18 AUGUST 1995

On Sunday Margie and I took a walk. We went to the edge of the ice plateau at the back of Cape Denison to look for meteorites. I was a beautiful sunny day with clear blue skies and not a breath of wind. When we were about 1.5 kilometres from Gadget Hut when we noticed willy willies like small tornadoes coming from around the top of the plateau. We could see some small puffs of drift at the top too. We thought it best to head back to Gadget Hut. You never know what will happen here in Antarctica. We started heading back towards home and very quickly we had willy willies all around us. When we were about half a kilometre from Gadget Hut we got hit by tremendous katabatic winds and drift snow. The visibility dropped to zero! We couldn't even see our feet on the ground. It was quite difficult for a while as we fumbled our way along with virtually no sun because of the thick drift snow. Luckily it cleared with a few minutes and left us with 30 to 50 knots of wind and 10 metres of visibility. We were able to find our way to Gadget Hut. This was the first time that we have been caught out in these conditions. It is surprising to be in a white out, especially coming from absolutely perfect weather with very little warning.

The countdown to the penguin return has begun. It is only about 7 weeks until they are due to come back. We feel as though we should be doing something like spring cleaning for their return. Margie thinks their rookery could use a good clean up. She would like to vacuum the area!

We used our HF radio to contact Australia for the first time this week. We carried out a radio check with Perth Radio. They received us quite clearly on 4 MHz as the condition that night were very good. Later on in the week, the snow and blowing drift caused considerable static when we tried to contact the "Aurora Australis" to give them our weather information. We haven't seen the "Aurora Australis" even on the distant horizon. They must be on the other side of the pack ice. Margie is still hopeful that they will pull into Commonwealth Bay with magazines and chocolates!

Our expedition yacht, "Spirit of Sydney" is being prepared for her return voyage to Antarctica. It is hard to believe that all these preparations are already taking place. We are actually starting to think about coming home! Margie is very excited and very anxious at the same time. The trip down was rough on her. "Spirit" should be ready by the end of September!

When I had my bath this week I noticed that the back of my legs are as bald as the top of my head. It seems as though the hair on my legs has rubbed off from the long socks, high boots and thermal underwear. I trimmed my beard instead of letting Margie cut my hair. I can almost make a plait my hair is getting so long. Margie laughs but I won't let her near me with the scissors.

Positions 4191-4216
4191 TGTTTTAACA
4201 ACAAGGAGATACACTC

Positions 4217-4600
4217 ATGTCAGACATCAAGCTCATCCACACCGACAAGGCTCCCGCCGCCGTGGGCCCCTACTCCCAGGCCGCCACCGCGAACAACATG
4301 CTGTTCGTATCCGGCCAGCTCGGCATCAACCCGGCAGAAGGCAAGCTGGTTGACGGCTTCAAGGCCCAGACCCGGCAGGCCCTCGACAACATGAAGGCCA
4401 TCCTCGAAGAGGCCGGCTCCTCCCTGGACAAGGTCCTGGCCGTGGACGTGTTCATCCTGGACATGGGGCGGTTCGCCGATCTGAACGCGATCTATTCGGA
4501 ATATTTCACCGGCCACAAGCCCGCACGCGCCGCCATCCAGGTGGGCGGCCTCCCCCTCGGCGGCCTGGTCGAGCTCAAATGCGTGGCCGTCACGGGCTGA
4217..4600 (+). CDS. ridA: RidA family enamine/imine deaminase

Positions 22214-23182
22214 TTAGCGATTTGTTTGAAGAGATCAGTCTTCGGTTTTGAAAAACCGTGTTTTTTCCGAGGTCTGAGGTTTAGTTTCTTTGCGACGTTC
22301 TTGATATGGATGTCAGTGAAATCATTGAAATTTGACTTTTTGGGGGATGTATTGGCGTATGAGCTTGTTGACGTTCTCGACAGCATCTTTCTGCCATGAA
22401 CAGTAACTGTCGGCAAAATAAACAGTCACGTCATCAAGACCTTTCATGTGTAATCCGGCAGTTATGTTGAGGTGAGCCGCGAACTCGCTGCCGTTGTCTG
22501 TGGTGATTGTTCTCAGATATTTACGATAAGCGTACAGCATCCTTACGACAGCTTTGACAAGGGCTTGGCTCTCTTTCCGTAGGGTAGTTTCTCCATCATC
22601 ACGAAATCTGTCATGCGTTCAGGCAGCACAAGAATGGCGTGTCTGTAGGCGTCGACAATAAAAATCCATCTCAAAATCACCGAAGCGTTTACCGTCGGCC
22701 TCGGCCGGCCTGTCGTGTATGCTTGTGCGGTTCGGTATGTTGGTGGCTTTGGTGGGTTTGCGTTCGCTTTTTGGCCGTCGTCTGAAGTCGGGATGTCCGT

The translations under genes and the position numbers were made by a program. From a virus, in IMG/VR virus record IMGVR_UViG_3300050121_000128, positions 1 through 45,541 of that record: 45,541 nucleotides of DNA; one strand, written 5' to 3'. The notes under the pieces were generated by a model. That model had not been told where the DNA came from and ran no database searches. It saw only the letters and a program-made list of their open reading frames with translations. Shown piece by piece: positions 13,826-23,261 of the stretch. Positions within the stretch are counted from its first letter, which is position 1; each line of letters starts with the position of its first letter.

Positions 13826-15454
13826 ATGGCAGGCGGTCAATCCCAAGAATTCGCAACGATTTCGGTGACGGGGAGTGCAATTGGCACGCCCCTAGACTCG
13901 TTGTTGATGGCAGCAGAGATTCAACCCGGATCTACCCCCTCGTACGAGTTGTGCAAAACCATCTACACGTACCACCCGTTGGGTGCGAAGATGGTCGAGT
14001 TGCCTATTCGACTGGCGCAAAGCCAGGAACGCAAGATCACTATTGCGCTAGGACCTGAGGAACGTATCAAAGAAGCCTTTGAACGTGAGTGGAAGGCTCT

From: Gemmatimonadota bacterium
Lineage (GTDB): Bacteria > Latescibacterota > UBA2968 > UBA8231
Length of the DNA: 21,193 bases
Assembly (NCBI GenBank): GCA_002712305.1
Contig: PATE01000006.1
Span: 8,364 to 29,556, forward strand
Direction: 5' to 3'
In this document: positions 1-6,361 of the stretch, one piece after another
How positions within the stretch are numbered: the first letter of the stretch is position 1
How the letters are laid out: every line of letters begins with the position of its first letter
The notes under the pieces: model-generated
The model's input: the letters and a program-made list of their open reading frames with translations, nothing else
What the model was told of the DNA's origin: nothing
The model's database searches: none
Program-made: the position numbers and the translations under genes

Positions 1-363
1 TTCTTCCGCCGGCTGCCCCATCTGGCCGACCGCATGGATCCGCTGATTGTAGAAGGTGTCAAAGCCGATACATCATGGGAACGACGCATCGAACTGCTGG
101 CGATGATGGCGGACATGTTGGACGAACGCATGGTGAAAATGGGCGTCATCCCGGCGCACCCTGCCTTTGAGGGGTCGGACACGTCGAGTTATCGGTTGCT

The sad news is the maple syrup situation down here. We are just about out. It has become a favorite and when we use the very last of it tomorrow -- that's it. We are also running out of the flavourings we use to make various beverages out of our ice water. We use Tang, lemon barley and cordial as well as Berri Fruit Juice. They are all running low and we will be drinking plain water soon.

The bright sun has us worried at times because of the high UV. The UV penetration through the ozone hole over Antarctica is the worst between mid-August and mid-November so we have to be very careful. We have heard that the ozone hole could be causing frog populations to decline. The increase in the UV affects the coating on the frogs' eggs.

The increasing daylight has put up to 20 amps a day in our batteries. The Solarex solar panels are fantastic now that we have sunshine again. It has been very cold this week. It averaged minus 25 degrees Celsius. There is a 50 degree difference in the temperature today between Sydney and Antarctica if it really was 25 degrees in Sydney in August! The sea is frozen solid and I'm very tempted to go walking out on the ocean. It may happen in the next few days if we get any calms. The cold weather has made the snow very hard. When we walk on it the snow feels like cracked glass. The sastrugi which is being moulded and eroded by the wind is very intricate and quite spectacular.

The mosses and lichens are changing colour now that they're getting some sunlight. They are going from bright yellows to oranges and the greens are turning brown and black. It is quite interesting. The best part of the week: Wednesday: 24 hours with no wind and seven hours of beautiful sunshine and blue sky. It was just like summer! Fruit loaf toast. Margie almost forgot to put in the yeast when she was baking a fruit loaf. She remembered halfway through the recipe and the fruit loaf was great as toast. I would even eat a toasted fruit brick. The worst part of the week: Being caught in the white out and a total of only 25 hours of sunshine.
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